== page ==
How should you sleep with Neck Pain?
Sleep is essential for overall health and well-being, but for those experiencing neck pain, a restful night can seem elusive. This is specially true for executive mums juggling the demands of a high-powered career and the responsibilities of raising young children. Neck pain can often disrupt this much-needed rest, making it challenging to perform at your best. In this blog, lets discuss we'll explore effective strategies for executive moms to manage neck pain and achieve restorative sleep amidst their busy lives.
When we sleep all our joints and muscles should be in a neutral position to prevent any stresses from building up on them during the night so we can wake up refreshed and pain free. A poor sleeping posture is one of the most common reasons for neck pain upon waking up. Some people sleep on their back or side but some sleep on their stomach. Sleeping on the stomach is a position that can cause neck pain or increase an existing neck pain. When one sleeps on the stomach the neck has be turned to either left or right because it is not possible to breathe with the neck in the midline. This creates a lot of stress around the neck muscles and the cervical spine, thereby causing neck pain. Try and avoid stomach sleeping, when possible. Exception to this is if you have been told by a doctor to sleep on the stomach due to any surgery or medical condition.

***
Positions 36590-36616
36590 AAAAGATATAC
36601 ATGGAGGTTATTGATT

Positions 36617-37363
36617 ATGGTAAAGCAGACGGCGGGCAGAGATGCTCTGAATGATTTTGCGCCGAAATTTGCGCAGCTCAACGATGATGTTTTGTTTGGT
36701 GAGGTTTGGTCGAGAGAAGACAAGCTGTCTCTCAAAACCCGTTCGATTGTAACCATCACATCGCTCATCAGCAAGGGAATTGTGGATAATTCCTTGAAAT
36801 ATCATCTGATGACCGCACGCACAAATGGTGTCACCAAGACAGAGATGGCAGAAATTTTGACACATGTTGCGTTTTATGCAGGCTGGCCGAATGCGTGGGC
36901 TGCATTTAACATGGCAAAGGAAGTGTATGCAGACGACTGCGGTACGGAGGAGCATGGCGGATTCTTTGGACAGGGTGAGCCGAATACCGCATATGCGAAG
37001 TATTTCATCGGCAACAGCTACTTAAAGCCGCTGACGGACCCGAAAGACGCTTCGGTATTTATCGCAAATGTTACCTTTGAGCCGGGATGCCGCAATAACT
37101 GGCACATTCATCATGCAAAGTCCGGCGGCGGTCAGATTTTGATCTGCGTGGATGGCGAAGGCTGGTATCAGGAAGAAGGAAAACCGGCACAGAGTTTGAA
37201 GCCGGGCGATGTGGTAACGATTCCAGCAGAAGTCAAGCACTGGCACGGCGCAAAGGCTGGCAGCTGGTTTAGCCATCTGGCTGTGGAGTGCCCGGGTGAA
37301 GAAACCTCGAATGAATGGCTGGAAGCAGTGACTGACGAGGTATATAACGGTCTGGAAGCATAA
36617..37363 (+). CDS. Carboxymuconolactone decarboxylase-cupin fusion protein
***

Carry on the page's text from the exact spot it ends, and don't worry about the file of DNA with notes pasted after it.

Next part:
If you are a side sleeper the pillow thickness should be equal to the distance between the tip of your shoulder and your ear lobe. When you sleep on your side, there is a big gap between the tip of your shoulder and the side of our head. A pillow is needed to bridge this gap or else the head tilts excessively to one side. To avoid this you might put your hand under the head. This manages to put the neck in a neutral state but the arm muscles and muscles of the shoulder blade are activated throughout the night and cannot relax, putting an excessive strain on them. This gradually builds up as the nights go by and may lead to other problems such as upper to mid back pain, shoulder stiffness, nerve pain, arm pain, etc. If you are a back sleeper it is recommended that the height of your pillow be equal to the distance between your upper back and the back of your head. 
It is also important to be mindful of your neck postures in the daytime as the stresses that build up on the cervical spine in the daytime can manifest as pain and stiffness at night or the next morning. Here is a video on How do you know if you have a good Sitting Posture?
It is important to know that most of the issues leading to neck pain are caused by inflammation.  If you want to learn more about how to reduce your inflammation and neck pain you can find the details HERE 
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